Stephen King says he loves 'Mambo No. 5' so much his wife threatened to divorce him over it
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It’s not uncommon to have a favorite song, even after you’ve played it to death.
While the Lou Bega track hasn’t topped the charts since 1999, the song seemed to haunt the author long after it left the airways.
Though it’s good to indulge in different genres, it seems like the pop classic didn’t impress King’s wife Tabitha Spruce.
An author in her own right, Spruce married the horror aficionado in 1971 and the couple went on to have three children together.
Despite their long-lasting relationship, things weren’t so harmonious after King became obsessed with the iconic tune.
In fact, the 75-year-old recently revealed that he was a ‘big time’ fan of the nineties song in an interview with Rolling Stone magazine.
“My wife threatened to divorce me. I played that a lot,” he admitted, adding that he even purchased multiple remixes of the party track.
“I had the dance mix. I loved those extended play things, and I played both sides of it. And one of them was just total instrumental."
However, Lou Bega failed to strike the same chord with the It writer’s wife, who became so infuriated with the song that she threatened to leave.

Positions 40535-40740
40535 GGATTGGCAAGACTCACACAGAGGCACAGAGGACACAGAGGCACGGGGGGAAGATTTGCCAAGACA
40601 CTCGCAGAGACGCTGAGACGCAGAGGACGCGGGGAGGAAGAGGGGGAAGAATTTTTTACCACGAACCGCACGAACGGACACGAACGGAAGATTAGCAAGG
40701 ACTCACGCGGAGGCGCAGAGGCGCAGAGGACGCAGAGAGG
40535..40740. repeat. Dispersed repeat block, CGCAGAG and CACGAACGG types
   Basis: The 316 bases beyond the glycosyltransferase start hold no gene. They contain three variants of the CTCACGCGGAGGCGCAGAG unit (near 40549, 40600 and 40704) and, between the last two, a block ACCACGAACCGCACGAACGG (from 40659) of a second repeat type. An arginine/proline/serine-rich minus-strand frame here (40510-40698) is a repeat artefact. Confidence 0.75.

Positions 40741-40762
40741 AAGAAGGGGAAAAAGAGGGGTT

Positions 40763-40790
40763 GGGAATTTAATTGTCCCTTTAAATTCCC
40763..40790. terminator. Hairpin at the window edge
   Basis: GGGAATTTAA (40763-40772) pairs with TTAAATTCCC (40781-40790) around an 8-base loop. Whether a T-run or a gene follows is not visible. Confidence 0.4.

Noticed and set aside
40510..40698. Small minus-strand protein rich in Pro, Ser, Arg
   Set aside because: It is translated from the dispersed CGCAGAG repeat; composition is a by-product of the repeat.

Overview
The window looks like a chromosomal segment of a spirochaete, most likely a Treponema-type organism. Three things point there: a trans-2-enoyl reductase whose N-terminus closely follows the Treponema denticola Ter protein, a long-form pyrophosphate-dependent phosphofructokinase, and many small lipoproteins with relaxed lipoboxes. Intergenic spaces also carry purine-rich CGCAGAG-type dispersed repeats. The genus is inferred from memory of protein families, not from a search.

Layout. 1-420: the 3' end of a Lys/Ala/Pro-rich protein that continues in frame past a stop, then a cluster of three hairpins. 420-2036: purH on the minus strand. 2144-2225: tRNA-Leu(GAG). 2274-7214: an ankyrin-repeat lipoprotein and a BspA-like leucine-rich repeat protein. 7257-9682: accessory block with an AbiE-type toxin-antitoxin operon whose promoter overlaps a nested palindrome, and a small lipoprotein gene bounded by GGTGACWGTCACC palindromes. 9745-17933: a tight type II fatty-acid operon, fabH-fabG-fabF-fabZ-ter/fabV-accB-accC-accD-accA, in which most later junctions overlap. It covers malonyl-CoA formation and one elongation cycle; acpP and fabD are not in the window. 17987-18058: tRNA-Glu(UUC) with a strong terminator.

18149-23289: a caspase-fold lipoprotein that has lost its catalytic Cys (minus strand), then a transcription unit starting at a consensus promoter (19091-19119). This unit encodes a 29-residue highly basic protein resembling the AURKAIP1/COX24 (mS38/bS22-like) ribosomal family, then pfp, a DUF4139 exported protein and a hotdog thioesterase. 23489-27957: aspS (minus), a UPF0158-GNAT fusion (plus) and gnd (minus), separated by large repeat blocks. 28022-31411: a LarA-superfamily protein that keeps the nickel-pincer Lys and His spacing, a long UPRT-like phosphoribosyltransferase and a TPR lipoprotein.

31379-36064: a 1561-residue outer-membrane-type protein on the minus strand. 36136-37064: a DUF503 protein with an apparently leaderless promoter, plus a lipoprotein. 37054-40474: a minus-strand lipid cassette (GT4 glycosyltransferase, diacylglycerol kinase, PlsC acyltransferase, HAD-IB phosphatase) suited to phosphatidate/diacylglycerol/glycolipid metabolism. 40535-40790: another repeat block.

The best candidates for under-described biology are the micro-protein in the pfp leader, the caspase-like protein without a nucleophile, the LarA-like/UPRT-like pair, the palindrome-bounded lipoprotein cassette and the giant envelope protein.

“…I played that thing until my wife just said, ‘One more time, and I’m going to f***ing leave you,’” King said.
It’s not the only strange admission King made about the track, noting that his obsession peaked while writing a novel about the assassination of JFK.
In spite of the sombre tone, the author said that 'Mambo No. 5' was among the songs that had helped him write 11/22/63 - which is a novel about a time traveler trying to prevent the president’s death.
King also revealed that he enjoyed rather upbeat music while writing his other thrillers as well, with Fatboy Slim and LCD at the top of his playlist.
He added: “When I write, there are things that I can listen to a lot. And a lot of it is techno stuff or disco stuff, but techno in particular.”
However, King admits he’s scaled back on the amount he listens to in recent years.
“I think it’s because I’ve slowed down a little bit, or the thought process is not as limber as it was when I was say 30, 35, that sort of thing,” King said, adding that he listens to ‘a lot of loud rock & roll’ as he polishes and rewrites his work.